Dental Insurance Benefit Plans

Many of our patients use dental benefit plans, so we would like to explain why your insurance may not cover the entire cost of your dental procedure, or why it covers some dental procedures and not others.

Most dental benefit plans are the result of a contract between an insurance company and your employer, union or association. The person who negotiates the terms of your insurance plan makes the final decision on maximum levels of reimbursement through a contract with the insurance company.

Other plans may want you to choose your dental care from a list of their preferred providers. Choosing your dental care provider from this defined group can affect your levels of reimbursement. Your plan may also tell you that they will only pay benefits for the least expensive alternative treatment for a condition, or deny coverage for conditions that existed before you enrolled in the plan.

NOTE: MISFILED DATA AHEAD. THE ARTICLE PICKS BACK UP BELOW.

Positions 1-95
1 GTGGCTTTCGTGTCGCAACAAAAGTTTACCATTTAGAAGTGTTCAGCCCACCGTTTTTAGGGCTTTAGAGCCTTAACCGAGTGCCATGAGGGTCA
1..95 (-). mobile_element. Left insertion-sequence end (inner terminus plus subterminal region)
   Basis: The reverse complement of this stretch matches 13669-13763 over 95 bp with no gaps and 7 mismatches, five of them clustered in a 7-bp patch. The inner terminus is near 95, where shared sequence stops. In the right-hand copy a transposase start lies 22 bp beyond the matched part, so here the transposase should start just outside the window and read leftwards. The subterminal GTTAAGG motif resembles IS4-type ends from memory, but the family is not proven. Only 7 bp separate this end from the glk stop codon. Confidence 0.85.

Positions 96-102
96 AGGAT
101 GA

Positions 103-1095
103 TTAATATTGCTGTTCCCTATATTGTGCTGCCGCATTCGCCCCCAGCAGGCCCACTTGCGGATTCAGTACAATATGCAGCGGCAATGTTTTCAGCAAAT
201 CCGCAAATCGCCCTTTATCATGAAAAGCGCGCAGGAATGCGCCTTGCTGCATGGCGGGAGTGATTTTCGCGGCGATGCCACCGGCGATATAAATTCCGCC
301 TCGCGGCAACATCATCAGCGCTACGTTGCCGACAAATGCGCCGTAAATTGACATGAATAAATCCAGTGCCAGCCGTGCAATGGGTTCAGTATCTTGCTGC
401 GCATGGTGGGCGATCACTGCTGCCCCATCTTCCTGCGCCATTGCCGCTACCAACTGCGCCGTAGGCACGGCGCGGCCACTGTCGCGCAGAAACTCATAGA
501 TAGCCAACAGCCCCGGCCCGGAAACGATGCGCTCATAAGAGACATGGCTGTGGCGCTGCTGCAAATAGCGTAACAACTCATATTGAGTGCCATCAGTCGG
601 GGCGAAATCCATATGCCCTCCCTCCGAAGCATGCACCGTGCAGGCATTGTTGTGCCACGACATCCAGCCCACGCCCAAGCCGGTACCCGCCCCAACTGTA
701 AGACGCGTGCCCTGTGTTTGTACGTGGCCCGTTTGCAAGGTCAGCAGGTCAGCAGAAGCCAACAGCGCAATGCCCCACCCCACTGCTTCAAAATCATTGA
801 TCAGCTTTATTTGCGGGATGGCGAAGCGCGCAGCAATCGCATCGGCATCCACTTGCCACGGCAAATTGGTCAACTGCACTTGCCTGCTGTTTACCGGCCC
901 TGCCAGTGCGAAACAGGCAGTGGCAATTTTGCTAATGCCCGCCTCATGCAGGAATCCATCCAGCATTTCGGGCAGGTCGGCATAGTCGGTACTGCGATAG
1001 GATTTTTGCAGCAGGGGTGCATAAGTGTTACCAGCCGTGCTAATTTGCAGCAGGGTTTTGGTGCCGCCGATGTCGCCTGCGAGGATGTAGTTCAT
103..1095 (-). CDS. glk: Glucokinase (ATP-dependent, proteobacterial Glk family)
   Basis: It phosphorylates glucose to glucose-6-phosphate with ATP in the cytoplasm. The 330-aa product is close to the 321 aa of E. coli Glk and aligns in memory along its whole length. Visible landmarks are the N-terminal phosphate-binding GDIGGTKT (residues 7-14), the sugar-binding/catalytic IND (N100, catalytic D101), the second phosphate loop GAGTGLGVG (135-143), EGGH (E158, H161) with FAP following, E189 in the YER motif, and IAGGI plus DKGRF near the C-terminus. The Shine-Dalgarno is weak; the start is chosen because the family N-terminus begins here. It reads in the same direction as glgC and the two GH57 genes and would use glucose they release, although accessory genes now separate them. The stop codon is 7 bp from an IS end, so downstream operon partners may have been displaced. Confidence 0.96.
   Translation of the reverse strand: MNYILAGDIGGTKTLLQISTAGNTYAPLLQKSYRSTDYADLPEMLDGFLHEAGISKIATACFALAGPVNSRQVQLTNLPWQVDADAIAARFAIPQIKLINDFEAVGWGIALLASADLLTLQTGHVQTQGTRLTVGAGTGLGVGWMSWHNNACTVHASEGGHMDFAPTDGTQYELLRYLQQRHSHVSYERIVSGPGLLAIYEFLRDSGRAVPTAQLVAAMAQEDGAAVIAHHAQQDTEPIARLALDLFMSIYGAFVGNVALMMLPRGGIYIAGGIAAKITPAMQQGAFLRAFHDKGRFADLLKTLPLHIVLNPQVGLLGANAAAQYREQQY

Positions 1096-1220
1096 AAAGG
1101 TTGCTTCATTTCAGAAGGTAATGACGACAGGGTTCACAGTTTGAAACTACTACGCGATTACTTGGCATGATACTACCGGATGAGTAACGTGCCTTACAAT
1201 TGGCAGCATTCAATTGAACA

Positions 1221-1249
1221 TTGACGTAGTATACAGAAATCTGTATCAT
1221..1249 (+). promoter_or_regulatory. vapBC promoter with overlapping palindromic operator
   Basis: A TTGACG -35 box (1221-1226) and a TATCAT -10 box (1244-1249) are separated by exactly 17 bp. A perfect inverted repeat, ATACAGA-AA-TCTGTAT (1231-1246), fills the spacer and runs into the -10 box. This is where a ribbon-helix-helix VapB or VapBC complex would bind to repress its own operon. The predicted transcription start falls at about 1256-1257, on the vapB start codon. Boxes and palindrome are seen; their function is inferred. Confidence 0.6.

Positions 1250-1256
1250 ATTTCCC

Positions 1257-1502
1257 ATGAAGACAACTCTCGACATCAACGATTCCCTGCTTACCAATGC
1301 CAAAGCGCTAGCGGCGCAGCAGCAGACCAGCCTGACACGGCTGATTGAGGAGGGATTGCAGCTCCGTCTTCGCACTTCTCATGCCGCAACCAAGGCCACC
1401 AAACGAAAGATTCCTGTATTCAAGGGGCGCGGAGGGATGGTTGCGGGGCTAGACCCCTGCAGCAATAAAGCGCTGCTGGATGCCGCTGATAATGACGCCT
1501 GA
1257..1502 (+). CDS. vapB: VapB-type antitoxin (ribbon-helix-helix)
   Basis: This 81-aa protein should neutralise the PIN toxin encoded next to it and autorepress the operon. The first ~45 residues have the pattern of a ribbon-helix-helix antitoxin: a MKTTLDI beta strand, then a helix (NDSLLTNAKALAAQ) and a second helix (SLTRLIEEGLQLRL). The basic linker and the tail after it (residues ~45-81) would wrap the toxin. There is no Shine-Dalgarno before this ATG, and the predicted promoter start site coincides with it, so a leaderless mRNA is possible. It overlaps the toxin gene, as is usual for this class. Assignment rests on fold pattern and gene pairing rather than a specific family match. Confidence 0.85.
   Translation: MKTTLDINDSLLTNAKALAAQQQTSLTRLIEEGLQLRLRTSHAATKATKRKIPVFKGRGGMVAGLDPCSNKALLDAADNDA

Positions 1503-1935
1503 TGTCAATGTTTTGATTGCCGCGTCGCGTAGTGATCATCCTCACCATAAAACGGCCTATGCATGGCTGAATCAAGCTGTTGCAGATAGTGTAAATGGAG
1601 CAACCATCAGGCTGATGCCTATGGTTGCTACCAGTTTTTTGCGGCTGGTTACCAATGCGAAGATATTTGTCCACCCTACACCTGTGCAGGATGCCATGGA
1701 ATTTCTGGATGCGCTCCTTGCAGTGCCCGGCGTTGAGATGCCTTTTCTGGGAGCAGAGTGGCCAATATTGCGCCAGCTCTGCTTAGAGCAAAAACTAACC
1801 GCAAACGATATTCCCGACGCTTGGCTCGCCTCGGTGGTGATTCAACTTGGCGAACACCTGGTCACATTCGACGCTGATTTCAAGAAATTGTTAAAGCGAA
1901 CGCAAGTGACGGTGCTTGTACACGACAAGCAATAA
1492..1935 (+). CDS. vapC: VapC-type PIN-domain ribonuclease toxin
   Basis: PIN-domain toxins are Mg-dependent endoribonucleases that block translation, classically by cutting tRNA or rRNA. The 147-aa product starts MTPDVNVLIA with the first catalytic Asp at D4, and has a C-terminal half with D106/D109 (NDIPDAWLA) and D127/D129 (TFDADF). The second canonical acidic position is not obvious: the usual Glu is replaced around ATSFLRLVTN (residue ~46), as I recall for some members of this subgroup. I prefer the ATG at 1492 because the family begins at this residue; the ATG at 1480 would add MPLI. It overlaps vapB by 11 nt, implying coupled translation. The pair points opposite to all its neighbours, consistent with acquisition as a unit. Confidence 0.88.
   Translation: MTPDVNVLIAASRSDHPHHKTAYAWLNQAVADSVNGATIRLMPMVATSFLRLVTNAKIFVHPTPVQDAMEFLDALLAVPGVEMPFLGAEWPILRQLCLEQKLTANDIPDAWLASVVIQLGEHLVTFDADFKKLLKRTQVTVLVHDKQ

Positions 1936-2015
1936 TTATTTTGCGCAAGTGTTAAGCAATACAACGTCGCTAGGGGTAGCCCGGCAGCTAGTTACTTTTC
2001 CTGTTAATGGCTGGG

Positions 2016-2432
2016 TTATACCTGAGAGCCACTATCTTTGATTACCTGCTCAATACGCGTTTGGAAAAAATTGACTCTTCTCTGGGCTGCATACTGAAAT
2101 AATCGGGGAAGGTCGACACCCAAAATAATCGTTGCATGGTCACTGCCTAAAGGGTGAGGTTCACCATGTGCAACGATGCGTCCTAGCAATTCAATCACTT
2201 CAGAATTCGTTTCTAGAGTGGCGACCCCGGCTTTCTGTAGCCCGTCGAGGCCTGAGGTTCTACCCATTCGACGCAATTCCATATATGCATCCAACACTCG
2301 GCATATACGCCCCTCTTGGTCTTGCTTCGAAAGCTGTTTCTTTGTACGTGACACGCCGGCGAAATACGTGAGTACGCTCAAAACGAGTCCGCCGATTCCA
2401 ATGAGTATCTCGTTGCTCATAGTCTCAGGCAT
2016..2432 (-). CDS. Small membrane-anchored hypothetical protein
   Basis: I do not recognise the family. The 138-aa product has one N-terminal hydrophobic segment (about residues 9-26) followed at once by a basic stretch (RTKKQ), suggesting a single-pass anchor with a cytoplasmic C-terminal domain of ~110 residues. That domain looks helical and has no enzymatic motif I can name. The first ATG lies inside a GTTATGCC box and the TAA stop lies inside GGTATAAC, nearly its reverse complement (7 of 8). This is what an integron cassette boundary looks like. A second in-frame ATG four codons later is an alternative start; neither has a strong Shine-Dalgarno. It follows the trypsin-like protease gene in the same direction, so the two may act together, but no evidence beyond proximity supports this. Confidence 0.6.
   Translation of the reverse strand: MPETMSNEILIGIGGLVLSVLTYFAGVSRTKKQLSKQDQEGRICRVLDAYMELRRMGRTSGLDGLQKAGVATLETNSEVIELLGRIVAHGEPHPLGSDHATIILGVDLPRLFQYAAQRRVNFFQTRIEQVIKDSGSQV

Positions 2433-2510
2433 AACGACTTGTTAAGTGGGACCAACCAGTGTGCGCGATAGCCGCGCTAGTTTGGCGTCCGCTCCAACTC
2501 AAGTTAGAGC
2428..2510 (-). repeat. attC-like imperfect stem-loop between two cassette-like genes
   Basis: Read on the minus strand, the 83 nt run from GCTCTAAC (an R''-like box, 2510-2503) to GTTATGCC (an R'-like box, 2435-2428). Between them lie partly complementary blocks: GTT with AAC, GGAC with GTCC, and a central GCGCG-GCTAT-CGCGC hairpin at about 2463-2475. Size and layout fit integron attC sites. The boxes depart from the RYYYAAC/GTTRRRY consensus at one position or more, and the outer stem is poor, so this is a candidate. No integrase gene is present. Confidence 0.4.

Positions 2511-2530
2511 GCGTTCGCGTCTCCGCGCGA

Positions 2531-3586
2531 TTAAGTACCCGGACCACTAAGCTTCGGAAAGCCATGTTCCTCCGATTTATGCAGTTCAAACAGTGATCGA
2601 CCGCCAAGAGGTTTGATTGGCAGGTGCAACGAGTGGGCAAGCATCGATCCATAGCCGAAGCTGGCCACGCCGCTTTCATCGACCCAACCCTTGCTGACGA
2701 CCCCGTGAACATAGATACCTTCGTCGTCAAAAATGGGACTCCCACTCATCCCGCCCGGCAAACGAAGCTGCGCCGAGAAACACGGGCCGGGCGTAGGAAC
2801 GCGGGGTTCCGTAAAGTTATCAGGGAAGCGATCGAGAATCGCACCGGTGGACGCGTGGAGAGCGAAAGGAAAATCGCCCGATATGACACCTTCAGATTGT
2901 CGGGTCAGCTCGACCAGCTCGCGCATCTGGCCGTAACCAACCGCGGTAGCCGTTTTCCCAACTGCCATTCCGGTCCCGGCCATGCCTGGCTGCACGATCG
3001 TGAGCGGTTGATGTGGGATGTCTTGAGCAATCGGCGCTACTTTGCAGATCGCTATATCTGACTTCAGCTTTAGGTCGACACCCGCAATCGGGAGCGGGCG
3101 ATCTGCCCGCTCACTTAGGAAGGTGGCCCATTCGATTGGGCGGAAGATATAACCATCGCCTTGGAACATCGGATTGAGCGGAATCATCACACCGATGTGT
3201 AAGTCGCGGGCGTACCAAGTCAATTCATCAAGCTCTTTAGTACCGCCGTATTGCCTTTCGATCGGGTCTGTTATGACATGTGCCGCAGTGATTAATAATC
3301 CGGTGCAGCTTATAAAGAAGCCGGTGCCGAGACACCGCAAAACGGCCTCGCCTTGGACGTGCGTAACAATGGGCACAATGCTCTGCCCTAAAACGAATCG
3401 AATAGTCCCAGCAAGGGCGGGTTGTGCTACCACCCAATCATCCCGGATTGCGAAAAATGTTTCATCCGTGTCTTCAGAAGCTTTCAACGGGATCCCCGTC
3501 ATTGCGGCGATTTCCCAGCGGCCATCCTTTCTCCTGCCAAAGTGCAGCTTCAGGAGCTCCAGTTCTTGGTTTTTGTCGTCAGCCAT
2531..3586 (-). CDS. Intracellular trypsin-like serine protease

A deductible is the amount of dental expense you are responsible for before your plan will assume any liability for payment of benefits and could increase your out-of-pocket expenses. In addition, many plans do not provide coverage for all dental procedures. This does not mean that these procedures are not necessary – it just means that your employer has purchased a plan that does not cover the cost of providing coverage for these services.

If you have questions about your dental benefit plan, we recommend you contact your insurance provider or your human resources department at work.